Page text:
12,825 posts, read 20,157,976 times
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Quote:
Originally Posted by GeoffD View Post
What we see today is the tip of the iceberg. More than half of current retirees have some kind of defined benefit pension. When the last of the boomers retire, it will be more like 30%. I would imagine that more than half of people age 50 today will work until they can't work and then hope the safety net will be there for them. There will be millions of people looking for low income elderly housing units that do not exist. If someone age 50 loses their job, they face all kinds of age discrimination problems even if they have kept up with technology and have 21st century job skills. You're not going to add to your retirement nest egg when you're a Walmart greeter. When you get to age 62, you're so strapped for cash that you have no choice but to start taking Social Security locking in the lowest possible pension.

Given human nature, the only way to fix this is to adopt some kind of compelled retirement savings so 20-somethings go their entire working life creating their retirement nest egg.
This is going to be deja vu all over again ... just like what happened with the Lost Generation.

Generation X = The Lost Generation.

But I think Losts were far more unionized and had more in the way of pensions than X.

Once again, Gen X = Gen hosed.

Millies may have it even worse.
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Old 02-01-2016, 04:32 PM
 
12,825 posts, read 20,157,976 times
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Quote:
Originally Posted by GeoffD View Post
It's way easier to blame politicians than to accept that the United States has an abysmal individual savings rate and that's individual people making individual spending vs saving decisions. The bottom third of the population can't save. We all get that. The problem is that a huge slice of the middle class spends every dime they earn. Globally, the median household income is about $10,000 dollars. The lowest of the low welfare recipient does better than that in the United States. Where I'm going with this is that half the world survives just fine on $10,000 per year. Someone in the United States who is "barely making it" has a huge pile of discretionary income. They choose to spend it rather than save it. They hit age 65 with no savings and it's somehow blamed on some politician.
People do this in part because a combination of peer pressure, herd mentality and at times, even influential so called thought leaders telling people to spend - in order to benefit our economy. The sad truth is our economy is addicted to consumer spending. We have outsourced and offshored the real economy in a race to the bottom, fomented by Austrian School mavens and Global Mega Corporations. It is high time we took a hard look at the ways that failed industrial, macroeconomic and trade strategies have resulted in the US people digging themselves into a deep hole.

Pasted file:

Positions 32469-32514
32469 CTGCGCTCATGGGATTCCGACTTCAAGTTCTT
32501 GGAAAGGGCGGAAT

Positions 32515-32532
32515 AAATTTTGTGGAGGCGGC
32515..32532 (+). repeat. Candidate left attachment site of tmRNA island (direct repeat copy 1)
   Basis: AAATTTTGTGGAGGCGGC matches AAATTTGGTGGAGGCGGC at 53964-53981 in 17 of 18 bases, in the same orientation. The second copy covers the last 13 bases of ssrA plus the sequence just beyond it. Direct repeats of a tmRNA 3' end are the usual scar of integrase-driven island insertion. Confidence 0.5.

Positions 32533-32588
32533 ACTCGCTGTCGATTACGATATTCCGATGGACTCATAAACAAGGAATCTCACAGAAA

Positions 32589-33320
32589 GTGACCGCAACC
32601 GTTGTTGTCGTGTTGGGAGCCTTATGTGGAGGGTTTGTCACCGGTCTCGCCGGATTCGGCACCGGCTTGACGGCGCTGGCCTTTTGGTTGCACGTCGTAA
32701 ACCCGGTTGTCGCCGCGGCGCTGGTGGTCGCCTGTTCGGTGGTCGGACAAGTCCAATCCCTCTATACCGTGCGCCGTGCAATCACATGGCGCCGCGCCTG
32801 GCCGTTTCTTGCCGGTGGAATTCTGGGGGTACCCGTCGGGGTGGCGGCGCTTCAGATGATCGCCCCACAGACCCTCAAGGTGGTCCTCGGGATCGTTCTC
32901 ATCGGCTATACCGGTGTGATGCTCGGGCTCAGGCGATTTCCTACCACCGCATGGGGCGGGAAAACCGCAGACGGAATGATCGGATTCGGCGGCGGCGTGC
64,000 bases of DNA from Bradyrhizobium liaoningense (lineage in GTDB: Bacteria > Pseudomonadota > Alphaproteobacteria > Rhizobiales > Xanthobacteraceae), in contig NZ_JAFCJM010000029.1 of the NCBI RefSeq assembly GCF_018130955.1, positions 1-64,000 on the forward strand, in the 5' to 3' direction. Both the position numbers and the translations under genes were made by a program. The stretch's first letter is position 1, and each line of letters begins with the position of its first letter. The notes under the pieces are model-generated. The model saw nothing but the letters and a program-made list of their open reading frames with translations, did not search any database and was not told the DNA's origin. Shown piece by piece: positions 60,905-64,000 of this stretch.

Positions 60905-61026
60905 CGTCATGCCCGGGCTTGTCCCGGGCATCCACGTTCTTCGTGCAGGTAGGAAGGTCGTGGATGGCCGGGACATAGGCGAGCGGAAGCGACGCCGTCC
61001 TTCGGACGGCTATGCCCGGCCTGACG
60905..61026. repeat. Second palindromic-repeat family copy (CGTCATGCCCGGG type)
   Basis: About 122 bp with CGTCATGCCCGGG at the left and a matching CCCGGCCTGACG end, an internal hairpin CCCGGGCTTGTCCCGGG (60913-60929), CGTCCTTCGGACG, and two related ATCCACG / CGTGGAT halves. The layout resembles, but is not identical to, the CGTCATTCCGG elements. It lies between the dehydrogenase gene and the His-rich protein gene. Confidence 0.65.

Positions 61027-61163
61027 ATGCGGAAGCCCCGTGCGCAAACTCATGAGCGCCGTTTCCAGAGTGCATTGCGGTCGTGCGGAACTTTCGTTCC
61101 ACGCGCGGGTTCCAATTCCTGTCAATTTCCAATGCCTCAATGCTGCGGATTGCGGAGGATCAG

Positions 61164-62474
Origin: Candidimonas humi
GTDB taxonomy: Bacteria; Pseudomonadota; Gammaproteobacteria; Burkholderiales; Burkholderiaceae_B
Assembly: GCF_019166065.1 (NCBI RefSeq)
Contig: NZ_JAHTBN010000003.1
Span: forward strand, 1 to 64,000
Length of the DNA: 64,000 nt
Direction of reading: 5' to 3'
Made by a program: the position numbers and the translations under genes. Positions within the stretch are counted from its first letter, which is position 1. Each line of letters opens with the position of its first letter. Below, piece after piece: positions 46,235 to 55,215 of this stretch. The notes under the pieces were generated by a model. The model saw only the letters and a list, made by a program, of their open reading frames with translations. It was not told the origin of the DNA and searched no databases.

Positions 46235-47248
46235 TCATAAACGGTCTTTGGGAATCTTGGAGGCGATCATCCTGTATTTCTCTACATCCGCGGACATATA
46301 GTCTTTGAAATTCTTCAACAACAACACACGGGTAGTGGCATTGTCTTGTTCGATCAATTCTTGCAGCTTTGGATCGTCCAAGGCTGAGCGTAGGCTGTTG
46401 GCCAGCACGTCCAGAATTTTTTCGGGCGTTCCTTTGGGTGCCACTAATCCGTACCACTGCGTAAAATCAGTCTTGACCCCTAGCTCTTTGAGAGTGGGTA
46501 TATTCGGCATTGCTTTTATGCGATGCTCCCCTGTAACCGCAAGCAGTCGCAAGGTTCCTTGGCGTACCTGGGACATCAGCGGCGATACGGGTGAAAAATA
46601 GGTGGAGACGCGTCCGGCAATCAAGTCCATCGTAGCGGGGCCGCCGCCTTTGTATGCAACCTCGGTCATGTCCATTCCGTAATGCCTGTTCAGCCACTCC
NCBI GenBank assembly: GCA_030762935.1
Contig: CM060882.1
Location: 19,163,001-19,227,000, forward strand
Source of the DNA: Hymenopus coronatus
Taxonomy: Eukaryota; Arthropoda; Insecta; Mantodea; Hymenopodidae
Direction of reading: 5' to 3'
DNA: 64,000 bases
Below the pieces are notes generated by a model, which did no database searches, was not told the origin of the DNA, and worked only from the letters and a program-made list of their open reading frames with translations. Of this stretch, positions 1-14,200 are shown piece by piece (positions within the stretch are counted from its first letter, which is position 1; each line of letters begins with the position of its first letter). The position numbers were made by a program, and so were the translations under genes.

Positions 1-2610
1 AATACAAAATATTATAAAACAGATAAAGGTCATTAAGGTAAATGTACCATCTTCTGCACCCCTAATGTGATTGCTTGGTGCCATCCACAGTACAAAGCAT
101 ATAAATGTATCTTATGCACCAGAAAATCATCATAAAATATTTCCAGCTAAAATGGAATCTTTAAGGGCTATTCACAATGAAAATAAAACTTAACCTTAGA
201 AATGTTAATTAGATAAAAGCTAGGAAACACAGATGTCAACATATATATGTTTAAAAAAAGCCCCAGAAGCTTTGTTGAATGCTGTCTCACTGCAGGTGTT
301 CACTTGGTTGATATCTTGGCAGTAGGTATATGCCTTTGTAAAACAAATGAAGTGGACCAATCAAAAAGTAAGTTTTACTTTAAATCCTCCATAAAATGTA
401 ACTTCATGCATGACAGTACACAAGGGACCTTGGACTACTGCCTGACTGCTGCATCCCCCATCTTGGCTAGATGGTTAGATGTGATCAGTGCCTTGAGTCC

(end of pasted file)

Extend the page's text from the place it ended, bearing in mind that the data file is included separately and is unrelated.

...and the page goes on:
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Old 02-01-2016, 04:54 PM
 
12,825 posts, read 20,157,976 times
Reputation: 10910
Quote:
Originally Posted by Aqua Blue View Post
I think there is a disconnect from when we grew up and news articles were really researched and actually had facts and now. Now it is all sensationalism. They want us to believe that say all poor people are welfare queens and all old people spent their money foolishly and are now destitute and making poor decisions.

It seems like presenting things that way makes the news article reader feel better about themselves. They are smarter, more disciplined etc than the person in the article. The person in the article thinks they are just telling their story, but the author uses it as a springboard for sensationalism.
"Cheap holiday in other peoples' misery!" - John Lydon
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Old 02-01-2016, 05:28 PM
 
Location: Myrtle Creek, Oregon
12,286 posts, read 12,525,000 times
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You don't spend $13,000 on dental care if you are broke. You go to a dental school and let the interns practice on you. It's either free or you pay a minimal fee, but $13,000 is half a dozen crowns at a boutique dentist. It's just one more really stupid expense.
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Old 02-01-2016, 05:29 PM
 
5,429 posts, read 3,456,960 times
Reputation: 13714
Smoking causes more heart, circulatory, and pulmonary disease than it does cancer.

Heart disease, circulatory disease, and pulmonary disease are rampant among smokers.

Although smoking also causes a lot of cancer, and not just lung cancer. It even causes pancreatic and liver cancer, along with throat cancer, esophageal cancer, etc.

When David Bowie died of liver cancer a couple weeks ago at the relatively young age of 68, knowing that he was a life-long extensive cigarette smoker, I looked up the causes of liver cancer, and was interested to find that around 25 percent of liver cancers are caused by cigarette smoking.

Last edited by matisse12; 02-01-2016 at 05:46 PM..